Here are three creative ways to offer an intensive experience that gives your clients a big improvement in their health and well-being. While they don't all last a full day or take place at the beginning of a program, if you're ready to go deep with your clients, these will get your creative juices flowing.
Multiple Practitioners, One Client
Mary Quintero, LMT, CST, was inspired to offer intensive programs out of her own Craniosacral training.
"I noticed in cranial classes or study groups that when you're getting numerous multi-hands sessions, it takes your therapy to light speed," she said. "That's when I started thinking, what would happen if I offered this to my clients who are improving, but not fast enough for their liking? Or they're bumping up against a wall and they need a little extra something?"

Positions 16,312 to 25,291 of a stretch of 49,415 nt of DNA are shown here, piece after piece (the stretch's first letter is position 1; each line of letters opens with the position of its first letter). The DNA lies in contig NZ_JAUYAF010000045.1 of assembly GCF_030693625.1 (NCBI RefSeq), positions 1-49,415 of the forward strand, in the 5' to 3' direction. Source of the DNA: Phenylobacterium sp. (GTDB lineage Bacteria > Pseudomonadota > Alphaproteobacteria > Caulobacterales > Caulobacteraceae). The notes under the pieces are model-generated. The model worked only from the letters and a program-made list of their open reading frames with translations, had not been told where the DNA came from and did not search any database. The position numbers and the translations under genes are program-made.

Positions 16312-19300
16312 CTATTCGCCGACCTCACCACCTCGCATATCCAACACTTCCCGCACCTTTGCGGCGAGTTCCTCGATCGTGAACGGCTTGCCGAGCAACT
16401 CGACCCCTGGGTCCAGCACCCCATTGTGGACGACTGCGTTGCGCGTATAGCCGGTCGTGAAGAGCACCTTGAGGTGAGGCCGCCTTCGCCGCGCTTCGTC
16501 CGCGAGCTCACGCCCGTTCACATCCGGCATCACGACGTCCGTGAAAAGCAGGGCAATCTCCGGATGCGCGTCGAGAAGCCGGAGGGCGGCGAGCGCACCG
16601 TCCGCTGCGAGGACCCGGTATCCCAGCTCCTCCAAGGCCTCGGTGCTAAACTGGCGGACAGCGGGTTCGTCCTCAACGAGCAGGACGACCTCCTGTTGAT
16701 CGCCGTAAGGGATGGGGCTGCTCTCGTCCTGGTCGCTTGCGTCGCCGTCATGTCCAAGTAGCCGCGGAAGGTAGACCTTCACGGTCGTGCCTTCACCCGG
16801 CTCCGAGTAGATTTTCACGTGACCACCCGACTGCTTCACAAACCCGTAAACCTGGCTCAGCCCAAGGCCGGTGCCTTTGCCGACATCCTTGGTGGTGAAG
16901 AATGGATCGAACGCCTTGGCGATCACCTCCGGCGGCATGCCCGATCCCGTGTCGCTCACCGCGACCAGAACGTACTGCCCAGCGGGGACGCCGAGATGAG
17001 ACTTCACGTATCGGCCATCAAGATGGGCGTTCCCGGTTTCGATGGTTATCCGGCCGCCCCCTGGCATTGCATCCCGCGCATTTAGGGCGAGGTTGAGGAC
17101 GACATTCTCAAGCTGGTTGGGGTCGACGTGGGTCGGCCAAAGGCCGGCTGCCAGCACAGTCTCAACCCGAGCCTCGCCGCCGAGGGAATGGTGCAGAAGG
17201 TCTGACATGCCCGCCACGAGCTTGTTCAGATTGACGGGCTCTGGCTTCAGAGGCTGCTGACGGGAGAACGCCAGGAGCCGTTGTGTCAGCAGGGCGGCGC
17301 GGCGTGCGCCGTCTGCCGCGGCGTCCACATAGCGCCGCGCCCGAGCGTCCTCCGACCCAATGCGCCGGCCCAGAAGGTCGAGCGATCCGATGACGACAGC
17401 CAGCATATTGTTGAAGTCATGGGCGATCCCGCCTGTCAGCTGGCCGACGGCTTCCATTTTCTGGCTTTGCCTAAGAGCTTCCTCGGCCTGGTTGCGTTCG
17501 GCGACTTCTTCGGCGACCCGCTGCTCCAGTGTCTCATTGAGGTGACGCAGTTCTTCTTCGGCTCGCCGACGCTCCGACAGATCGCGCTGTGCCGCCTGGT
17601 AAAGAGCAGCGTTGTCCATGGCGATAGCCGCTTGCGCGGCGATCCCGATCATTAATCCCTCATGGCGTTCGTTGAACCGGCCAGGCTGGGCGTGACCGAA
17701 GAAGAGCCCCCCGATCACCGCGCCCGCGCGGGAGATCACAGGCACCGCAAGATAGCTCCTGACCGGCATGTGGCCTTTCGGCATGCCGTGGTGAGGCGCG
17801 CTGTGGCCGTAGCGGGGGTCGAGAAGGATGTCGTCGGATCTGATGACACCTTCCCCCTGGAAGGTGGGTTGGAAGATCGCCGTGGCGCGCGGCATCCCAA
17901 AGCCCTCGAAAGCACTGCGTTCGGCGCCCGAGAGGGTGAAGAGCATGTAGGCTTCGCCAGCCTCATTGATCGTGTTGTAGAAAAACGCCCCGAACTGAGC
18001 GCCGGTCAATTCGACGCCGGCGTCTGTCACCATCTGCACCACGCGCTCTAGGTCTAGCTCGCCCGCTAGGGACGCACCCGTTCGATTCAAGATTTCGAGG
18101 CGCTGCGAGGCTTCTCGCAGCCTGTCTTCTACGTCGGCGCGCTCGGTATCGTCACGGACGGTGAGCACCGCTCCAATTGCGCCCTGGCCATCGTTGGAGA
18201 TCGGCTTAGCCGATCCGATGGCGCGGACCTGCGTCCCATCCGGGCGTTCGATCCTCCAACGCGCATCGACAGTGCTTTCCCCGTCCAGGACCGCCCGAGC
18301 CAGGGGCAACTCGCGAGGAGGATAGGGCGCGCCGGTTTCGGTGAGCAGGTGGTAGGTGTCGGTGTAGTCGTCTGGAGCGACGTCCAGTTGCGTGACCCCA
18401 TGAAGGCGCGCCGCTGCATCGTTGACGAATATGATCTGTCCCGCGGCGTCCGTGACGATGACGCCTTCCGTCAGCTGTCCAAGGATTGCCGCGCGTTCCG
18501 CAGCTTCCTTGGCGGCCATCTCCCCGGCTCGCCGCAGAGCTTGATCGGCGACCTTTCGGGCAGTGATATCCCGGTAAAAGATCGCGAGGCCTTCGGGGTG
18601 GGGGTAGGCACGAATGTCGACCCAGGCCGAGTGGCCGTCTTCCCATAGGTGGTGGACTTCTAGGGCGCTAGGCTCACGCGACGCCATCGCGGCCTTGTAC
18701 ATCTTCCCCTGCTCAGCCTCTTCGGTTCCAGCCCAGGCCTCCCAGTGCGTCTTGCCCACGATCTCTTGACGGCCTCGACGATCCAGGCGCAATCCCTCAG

So Mary started "playing with multi-hands" in her practice. She hires one or two other therapists to lend their hands to her clients a session at a time. "I ask the therapists what kind of symptomatology they're most excited to work with," she says. "Then I try to pair them up with who they're most passionate about helping."
Since she started offering these intensives, Mary's noticed that the clients who take part in them generally progress much faster than those who don't.
"That got me wondering what would happen if my clients came in multiple times a week for multi-hands sessions," she said. "Now that's taken off in my practice. I love watching how the sessions and my clients have changed. Their progress might speed up or take a completely different route. It's multifaceted."
Mary's intensive programs have been so successful, she's expanding the concept into five-day destination retreats. She's looking forward to hosting the first one in Costa Rica in 2017.
Multiple Practitioners, Multiple Clients
Katherine Macomber Millman, LMP, says the inspiration for her day-long retreat, which she calls The Healing Temple, came as a "download" when she was in meditation at the end of a yoga class.